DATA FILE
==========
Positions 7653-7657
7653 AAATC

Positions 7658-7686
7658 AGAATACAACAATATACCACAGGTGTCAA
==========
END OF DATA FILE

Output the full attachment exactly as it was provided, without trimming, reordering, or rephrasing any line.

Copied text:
Positions 7653-7657
7653 AAATC

Positions 7658-7686
7658 AGAATACAACAATATACCACAGGTGTCAA